Former Collin College student builds healing protein scaffolding from his lab at Northwestern University
Creating an Amazing Repair Technique
Dr. Ameer has created a degradable, implantable elastic that can be used to repair small blood vessels or coronary arteries, cartilage, ligaments or even bone tissue. This material is comprised of citric acid and diols, or double alcohols, substances our bodies use and therefore will not find foreign. Imagine you are a child who needs a new heart valve. This discovery could fix your problem without taking tissue from other parts of your body and without the use of any anti-rejection drugs or the need for continual surgery as you grow.
“Citric acid is in Coke and juices and is used as an additive and stabilizer. A diol reacts with it. We heat it up and create a solid that can be dissolved in ethanol and cast in molds. We add salt to the mold and then leach the salt out of it to create a framework with pores called a scaffold. The scaffold eventually degrades once implanted in the body. We add a person’s or donor’s cells to seed the scaffold to regenerate tissue or add signals to promote cells to migrate to the material,” Dr. Ameer said.
Dr. Ameer is the founder and director of a new venture in progress—the Center for Vascular Bioengineering, which is a collaborative effort between surgeons, engineers and scientists to improve vascular disease with bioengineering. An assistant professor of biomedical engineering at Northwestern University, he transferred from Collin to the University of Texas at Austin and then completed his doctorate in chemical and biomedical engineering at the Massachusetts Institute of Technology (MIT). A strong supporter of education, Dr. Ameer feels that he got a great start at Collin.
“Collin serves the community. It is an excellent school. I felt prepared to go on to the university. All of my professors were good. Attending Collin worked for me. The price I paid for my education could have been 30 times as expensive,” Dr. Ameer said.
Dr. Ameer views laboratory work as a maze. “In research you are constantly learning. One day you might hit the right entrance, and then you go to the next room and hit walls. It is like a labyrinth, but it is exciting and rewarding. We can make bone screws, with the same composition as bone, to secure ligaments. Surgeons traditionally use plastic or metal screws. Ceramic screws could be ideal, but the material is too brittle. With citric acid-based elastomers, we can now use ceramics and make bone screws, that when put in place, are expected to become indistinguishable from surrounding bone over time. What is left behind is as good as new,” Dr. Ameer said.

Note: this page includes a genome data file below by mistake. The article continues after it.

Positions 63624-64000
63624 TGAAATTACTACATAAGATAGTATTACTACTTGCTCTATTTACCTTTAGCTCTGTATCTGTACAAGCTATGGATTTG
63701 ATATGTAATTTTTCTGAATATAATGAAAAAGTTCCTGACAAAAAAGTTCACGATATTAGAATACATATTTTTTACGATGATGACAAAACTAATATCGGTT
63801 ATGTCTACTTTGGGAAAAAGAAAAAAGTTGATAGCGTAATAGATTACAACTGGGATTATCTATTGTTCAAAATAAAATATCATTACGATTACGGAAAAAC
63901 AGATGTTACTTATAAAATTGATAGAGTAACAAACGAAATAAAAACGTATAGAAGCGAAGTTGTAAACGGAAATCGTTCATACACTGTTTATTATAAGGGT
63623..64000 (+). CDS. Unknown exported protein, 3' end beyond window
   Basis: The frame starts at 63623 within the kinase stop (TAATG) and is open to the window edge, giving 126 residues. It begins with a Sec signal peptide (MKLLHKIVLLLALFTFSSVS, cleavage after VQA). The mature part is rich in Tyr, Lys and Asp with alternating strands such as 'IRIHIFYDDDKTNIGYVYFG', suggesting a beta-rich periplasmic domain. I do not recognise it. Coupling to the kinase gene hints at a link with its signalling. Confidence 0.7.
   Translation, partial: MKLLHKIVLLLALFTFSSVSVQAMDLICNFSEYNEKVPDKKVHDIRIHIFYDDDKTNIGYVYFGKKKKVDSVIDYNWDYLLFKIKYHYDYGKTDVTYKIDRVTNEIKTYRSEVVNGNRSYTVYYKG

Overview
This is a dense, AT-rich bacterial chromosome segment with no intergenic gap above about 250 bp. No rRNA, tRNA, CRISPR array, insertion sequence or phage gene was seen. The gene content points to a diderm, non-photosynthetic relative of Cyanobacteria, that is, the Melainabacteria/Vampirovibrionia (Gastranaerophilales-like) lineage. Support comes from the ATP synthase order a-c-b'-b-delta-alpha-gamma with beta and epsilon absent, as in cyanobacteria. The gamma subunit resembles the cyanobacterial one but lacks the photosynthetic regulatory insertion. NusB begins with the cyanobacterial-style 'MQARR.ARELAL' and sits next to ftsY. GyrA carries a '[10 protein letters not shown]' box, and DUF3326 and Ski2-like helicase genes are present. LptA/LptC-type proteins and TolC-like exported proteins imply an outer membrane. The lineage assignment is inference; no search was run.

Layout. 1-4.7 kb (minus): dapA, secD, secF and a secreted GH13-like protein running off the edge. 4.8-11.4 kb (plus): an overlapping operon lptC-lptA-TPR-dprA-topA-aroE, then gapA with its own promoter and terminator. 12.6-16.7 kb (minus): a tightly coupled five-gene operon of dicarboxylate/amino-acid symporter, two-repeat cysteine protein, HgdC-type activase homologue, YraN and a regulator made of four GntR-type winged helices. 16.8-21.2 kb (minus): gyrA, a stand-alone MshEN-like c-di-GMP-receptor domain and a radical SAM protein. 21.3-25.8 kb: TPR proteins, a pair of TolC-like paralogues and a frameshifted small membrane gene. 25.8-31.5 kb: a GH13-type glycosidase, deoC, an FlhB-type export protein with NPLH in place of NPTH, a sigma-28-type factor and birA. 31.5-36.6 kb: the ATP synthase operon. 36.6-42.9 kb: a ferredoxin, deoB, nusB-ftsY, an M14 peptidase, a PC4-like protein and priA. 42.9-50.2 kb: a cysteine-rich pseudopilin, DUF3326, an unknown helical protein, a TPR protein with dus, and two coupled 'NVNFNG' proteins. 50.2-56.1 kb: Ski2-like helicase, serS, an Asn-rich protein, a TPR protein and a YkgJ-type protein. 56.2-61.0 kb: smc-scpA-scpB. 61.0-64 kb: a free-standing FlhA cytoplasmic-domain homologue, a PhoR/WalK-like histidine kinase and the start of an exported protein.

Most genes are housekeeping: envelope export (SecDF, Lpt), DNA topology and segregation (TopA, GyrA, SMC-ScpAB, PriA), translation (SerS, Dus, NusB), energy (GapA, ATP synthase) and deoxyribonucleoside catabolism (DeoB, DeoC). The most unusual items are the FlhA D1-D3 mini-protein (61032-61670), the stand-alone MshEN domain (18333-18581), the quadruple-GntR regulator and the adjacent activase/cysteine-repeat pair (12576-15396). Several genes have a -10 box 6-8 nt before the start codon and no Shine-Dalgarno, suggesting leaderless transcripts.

Inventing a Protein Filter
Dr. Ameer has also created a blood filter protein using recombinant DNA technology that can filter specific proteins when used prior to or after dialysis. This device filters out the “bad” proteins while leaving the “good” proteins in blood. Individuals diagnosed with Alzheimer’s disease have a plaque of protein in their brains which prevents neurons from functioning properly. The new protein filtering process could potentially slow down the disease by filtering out the unwanted protein. Patients with Carpal Tunnel Syndrome, arthritis and diabetes may also benefit from this process. His discovery is designed to prevent plaque from forming in the first place.
Dr. Ameer says there is 95 percent failure in research. But the five percent success rate is worth it. Navigating through life can be much the same experience, but you learn as you go and ultimately enjoy the fruits of your labors.
“You have to have confidence and be positive about where you are heading. You have to truly believe in yourself. As someone once said, ‘the way to be successful is by overcoming many challenges; you deal with them one at a time,’” Dr. Ameer said.